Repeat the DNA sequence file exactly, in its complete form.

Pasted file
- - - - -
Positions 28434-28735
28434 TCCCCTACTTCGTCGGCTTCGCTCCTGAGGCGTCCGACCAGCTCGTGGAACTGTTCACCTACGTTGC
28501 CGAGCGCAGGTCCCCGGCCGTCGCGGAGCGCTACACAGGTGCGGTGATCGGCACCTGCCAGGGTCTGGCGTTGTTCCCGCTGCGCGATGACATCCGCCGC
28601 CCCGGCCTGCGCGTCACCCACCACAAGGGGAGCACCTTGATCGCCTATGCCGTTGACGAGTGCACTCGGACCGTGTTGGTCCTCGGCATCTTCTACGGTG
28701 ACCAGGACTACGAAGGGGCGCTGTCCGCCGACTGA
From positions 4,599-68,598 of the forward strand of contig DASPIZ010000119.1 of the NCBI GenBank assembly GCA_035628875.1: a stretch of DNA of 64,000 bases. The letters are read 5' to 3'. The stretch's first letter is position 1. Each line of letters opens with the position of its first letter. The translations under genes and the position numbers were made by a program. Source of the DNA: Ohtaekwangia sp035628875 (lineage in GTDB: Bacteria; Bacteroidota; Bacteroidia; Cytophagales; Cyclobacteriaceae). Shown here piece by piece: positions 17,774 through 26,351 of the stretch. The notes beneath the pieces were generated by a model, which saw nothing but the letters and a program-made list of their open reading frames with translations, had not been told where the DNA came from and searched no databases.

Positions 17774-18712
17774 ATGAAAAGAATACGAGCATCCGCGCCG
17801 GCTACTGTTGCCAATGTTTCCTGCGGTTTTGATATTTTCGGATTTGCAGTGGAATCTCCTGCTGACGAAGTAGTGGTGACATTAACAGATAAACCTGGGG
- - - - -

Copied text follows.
Positions 28434-28735
28434 TCCCCTACTTCGTCGGCTTCGCTCCTGAGGCGTCCGACCAGCTCGTGGAACTGTTCACCTACGTTGC
28501 CGAGCGCAGGTCCCCGGCCGTCGCGGAGCGCTACACAGGTGCGGTGATCGGCACCTGCCAGGGTCTGGCGTTGTTCCCGCTGCGCGATGACATCCGCCGC
28601 CCCGGCCTGCGCGTCACCCACCACAAGGGGAGCACCTTGATCGCCTATGCCGTTGACGAGTGCACTCGGACCGTGTTGGTCCTCGGCATCTTCTACGGTG
28701 ACCAGGACTACGAAGGGGCGCTGTCCGCCGACTGA
From positions 4,599-68,598 of the forward strand of contig DASPIZ010000119.1 of the NCBI GenBank assembly GCA_035628875.1: a stretch of DNA of 64,000 bases. The letters are read 5' to 3'. The stretch's first letter is position 1. Each line of letters opens with the position of its first letter. The translations under genes and the position numbers were made by a program. Source of the DNA: Ohtaekwangia sp035628875 (lineage in GTDB: Bacteria; Bacteroidota; Bacteroidia; Cytophagales; Cyclobacteriaceae). Shown here piece by piece: positions 17,774 through 26,351 of the stretch. The notes beneath the pieces were generated by a model, which saw nothing but the letters and a program-made list of their open reading frames with translations, had not been told where the DNA came from and searched no databases.

Positions 17774-18712
17774 ATGAAAAGAATACGAGCATCCGCGCCG
17801 GCTACTGTTGCCAATGTTTCCTGCGGTTTTGATATTTTCGGATTTGCAGTGGAATCTCCTGCTGACGAAGTAGTGGTGACATTAACAGATAAACCTGGGG